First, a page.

Rick’s Journal — MY FILM CAREER
I have just been reading again the report in the New York Times of the death of Poland’s film directing giant Andrzej Wajda on 10/9/16.
Reading of his early films took me back to campus days at UCLA. It was a privilege to be there when Colin Young was not only teaching in the film school (Theater Arts Department) but helping establish the U of C Press’ Film Quarterly while writing for it, and bringing exciting cinema to the UCLA community, including the first work of the late, great Andrzej Wayda.
Readers may want to read the full-page coverage (with photographs) of Wajda’s life, death and career in the New York Times for 10/11/16 (by Michael T. Kaufman, p. B12).
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CLOSE-UPS OF SOME VERY SPECIAL FILMS
Ian Christie and Andrew Moor have collected a useful and compelling group of essays, including some of their own, called The Cinema of Michael Powell. The compilation contains several pieces on productions of the Archers, those films written, produced and directed by Powell in association with Emeric Pressburger (e.g., to name some, I Know Where I’m Going, The Life and Death of Colonel Blimp,A Matter of Life and Death, The Red Shoes, Gone to Earth, and, of course, Peeping Tom). The book is academic in style and theoretical in aesthetics but rich in interpretation and insight. Two especially interesting essays are one by Robert Shail on masculinity and masculine roles in the war films of P & P and another by Natacha Thiéry on sexuality and death of Powell’s female characters.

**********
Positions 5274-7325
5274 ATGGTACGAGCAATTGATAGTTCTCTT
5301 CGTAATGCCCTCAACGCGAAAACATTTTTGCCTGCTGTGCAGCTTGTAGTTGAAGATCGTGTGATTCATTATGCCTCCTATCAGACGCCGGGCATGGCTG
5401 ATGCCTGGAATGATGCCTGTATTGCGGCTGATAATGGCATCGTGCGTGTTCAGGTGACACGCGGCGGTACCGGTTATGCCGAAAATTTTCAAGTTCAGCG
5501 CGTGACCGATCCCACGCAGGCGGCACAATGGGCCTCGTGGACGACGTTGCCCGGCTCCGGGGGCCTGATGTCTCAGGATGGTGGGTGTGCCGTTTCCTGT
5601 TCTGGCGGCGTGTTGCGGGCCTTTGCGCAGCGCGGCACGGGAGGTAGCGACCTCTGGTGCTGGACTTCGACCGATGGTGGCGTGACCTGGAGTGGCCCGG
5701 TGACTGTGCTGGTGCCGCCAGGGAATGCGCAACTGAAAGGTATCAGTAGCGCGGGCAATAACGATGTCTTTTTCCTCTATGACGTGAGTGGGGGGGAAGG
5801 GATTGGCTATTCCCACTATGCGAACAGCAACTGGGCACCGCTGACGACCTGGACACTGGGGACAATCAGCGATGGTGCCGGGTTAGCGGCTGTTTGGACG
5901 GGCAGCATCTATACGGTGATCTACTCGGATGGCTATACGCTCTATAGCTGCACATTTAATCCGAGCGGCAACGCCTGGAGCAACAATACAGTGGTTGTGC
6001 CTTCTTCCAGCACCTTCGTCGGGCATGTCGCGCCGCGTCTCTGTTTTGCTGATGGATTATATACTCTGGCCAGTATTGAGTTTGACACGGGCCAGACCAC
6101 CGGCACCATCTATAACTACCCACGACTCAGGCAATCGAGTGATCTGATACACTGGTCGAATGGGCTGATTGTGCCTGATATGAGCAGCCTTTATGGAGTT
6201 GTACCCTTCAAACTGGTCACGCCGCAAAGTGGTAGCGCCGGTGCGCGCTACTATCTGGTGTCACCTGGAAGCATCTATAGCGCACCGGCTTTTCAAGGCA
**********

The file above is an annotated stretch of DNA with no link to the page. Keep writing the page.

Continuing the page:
The various essays amply address the photography and color so significant in the P & P films, along with the production design and designer Hein Heckroth.
An excellent index allows the reader to find an individual film title in any and all of the collected essays.
Two examples of provocative commentary:
Christie in his introduction to the volume describes Gone to Earth as “flooded with a Celtic mysticism spilling from Shropshire into Wales…” Jean-Louis Leutrat on Black Narcissus: “Although some commentators…have seen in the film a confrontation between two conflicting religions, I, on the contrary, see in the characters’ status [they’re nuns] no more than the pretext for a radical experiencing of desire…Faith is not the subject of the film, and it is only ultimately significant inasmuch as it presupposes and demands consent to a refusal of femininity.” (“The Invisible and the ‘Intruder Figure’: Perfume in Black Narcissus.”)
Christie is Professor of Film and Media History at Birkbeck College, University of London. Moor teaches Film Studies at Manchester Metropolitan University.
NEXT FRIDAY POST November 25
Get out and go to the movies,
See you there,